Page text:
Independent candidates cumulatively won more votes, and local council seats, than the two main parties in Tunisia’s first municipal elections since the country’s 2011 revolution.
Political haggling between the two parties — the moderate Islamist Ennahda and the secular Nida Tounes — will determine whether the capital city, Tunis, gets its first female mayor.
Souad Abderrahim, a pharmacist and activist close to Ennahda (Renaissance), received 21% of the votes. Her rival from Nida Tounes (Call of Tunisia), Kamel Idir, took 17%, electoral officials said late on Wednesday.
Overall results gave an array of independent candidates more than 2,300 of the approximately 7,000 municipal council seats being filled across the country. Ennahda secured 2 100 seats and Nida Tounes nearly 1 600.
Final results from the balloting that took place on Sunday won’t be known until June, after complaints of potential election irregularities are examined.
Presidential and parliamentary elections have been held in Tunisia since the 2011 revolution that triggered the Arab Spring. The municipal elections were expected to signal the political lay of the land ahead of presidential and parliamentary contests in 2019.
However, the voting was marked by a low turnout of 35.6% and hundreds of irregularities, officials of the Independent High Electoral Authority said. The approximately 900 infractions, which included influencing voters with gifts, did not impact the election results, according to authority member Anis Jarboui.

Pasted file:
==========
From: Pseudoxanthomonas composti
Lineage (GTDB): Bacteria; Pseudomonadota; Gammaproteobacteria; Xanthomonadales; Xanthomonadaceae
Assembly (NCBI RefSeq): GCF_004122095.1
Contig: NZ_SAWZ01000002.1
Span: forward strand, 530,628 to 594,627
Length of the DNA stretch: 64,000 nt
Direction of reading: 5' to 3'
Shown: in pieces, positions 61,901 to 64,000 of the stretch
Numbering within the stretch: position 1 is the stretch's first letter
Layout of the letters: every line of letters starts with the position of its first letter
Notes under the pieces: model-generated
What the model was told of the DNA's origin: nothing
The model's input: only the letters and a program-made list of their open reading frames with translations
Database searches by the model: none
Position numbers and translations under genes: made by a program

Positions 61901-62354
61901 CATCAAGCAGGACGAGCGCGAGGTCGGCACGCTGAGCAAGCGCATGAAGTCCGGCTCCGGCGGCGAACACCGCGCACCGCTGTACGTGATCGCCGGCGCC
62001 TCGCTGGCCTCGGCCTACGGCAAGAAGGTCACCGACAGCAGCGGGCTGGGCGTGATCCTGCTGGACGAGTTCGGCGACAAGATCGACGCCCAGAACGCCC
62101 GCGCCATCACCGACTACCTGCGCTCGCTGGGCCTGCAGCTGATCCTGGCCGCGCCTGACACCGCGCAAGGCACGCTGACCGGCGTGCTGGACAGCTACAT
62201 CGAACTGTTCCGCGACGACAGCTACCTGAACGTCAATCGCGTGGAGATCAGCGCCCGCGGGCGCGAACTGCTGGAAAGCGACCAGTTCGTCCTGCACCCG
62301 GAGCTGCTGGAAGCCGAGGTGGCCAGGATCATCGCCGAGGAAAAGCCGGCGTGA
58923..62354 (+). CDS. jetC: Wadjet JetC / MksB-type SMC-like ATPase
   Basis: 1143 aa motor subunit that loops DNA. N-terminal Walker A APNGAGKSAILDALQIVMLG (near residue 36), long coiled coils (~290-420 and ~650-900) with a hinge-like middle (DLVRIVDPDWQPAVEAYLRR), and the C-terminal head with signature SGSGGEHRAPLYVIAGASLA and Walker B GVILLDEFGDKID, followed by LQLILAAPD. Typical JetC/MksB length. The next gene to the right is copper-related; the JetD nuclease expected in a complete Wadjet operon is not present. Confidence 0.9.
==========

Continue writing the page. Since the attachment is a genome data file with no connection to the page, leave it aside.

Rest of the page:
The prosecutor’s office plans to investigate 121 of the infractions. Final election results are expected to be announced after that process is completed.
Since the revolution, Tunisia has made a rocky transition to a democratic system of government that is seen as exceptional in a region dominated by authoritarian leaders.
Joblessness is at above 15%, inflation is at nearly 8%, and trade and other deficits are chronic.
Political observers cited voter frustration with political elites, partisan squabbling and the successive governments that many feel failed to live up to the promises of the 2011 revolution as reasons for the low turnout.
Rafik Halouani of the election observation group Mourakiboun, said the lack of participation represents a “disavowal” of Tunisia’s political class for “doing nothing to redress the situation in the country.”
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